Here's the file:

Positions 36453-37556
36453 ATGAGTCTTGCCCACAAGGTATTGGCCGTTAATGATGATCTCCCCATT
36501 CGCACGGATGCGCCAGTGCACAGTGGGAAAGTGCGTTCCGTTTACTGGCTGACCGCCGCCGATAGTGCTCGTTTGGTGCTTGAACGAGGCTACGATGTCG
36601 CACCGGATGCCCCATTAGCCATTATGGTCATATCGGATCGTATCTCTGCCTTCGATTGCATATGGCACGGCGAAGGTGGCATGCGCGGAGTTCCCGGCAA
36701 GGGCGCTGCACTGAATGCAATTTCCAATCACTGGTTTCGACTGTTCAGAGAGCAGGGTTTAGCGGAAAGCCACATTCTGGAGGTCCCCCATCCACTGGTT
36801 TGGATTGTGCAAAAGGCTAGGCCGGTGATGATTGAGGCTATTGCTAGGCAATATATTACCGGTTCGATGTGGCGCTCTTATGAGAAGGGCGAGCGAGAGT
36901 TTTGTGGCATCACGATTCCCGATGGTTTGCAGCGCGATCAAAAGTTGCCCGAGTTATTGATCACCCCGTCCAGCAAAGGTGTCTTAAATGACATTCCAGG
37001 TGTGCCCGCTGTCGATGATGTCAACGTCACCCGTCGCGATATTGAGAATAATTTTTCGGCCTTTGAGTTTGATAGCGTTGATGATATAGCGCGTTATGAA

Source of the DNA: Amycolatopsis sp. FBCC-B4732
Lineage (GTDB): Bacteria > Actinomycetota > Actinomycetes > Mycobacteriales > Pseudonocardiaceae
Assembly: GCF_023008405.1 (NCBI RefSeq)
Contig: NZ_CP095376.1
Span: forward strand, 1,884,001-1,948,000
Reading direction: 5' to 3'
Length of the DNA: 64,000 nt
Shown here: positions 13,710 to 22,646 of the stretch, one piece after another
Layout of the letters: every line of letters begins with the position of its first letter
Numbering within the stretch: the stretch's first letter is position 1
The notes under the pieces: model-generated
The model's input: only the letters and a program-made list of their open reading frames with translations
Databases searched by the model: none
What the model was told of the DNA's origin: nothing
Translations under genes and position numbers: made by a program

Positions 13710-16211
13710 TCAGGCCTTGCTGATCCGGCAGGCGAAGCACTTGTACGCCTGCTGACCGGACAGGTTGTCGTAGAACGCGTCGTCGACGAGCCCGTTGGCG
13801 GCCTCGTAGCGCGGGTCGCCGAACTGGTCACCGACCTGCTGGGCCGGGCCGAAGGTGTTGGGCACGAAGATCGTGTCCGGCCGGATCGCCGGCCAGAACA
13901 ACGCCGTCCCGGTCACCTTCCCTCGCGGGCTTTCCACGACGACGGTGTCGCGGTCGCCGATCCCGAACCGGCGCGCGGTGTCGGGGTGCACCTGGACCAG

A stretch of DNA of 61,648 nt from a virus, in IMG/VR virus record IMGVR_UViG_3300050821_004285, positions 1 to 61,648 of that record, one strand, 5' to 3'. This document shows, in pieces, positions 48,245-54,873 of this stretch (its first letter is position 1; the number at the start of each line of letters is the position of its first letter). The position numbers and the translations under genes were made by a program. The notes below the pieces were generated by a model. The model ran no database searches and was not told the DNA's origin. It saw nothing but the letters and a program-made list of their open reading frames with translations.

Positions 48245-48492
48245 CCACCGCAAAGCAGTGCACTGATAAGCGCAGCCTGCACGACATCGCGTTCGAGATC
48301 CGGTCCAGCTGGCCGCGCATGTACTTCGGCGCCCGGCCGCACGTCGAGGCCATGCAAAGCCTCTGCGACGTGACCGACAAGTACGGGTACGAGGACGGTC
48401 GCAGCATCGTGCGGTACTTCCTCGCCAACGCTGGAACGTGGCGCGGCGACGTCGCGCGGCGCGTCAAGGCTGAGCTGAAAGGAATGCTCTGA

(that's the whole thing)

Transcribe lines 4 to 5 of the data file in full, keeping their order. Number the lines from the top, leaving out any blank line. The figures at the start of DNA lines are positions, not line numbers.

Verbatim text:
36601 CACCGGATGCCCCATTAGCCATTATGGTCATATCGGATCGTATCTCTGCCTTCGATTGCATATGGCACGGCGAAGGTGGCATGCGCGGAGTTCCCGGCAA
36701 GGGCGCTGCACTGAATGCAATTTCCAATCACTGGTTTCGACTGTTCAGAGAGCAGGGTTTAGCGGAAAGCCACATTCTGGAGGTCCCCCATCCACTGGTT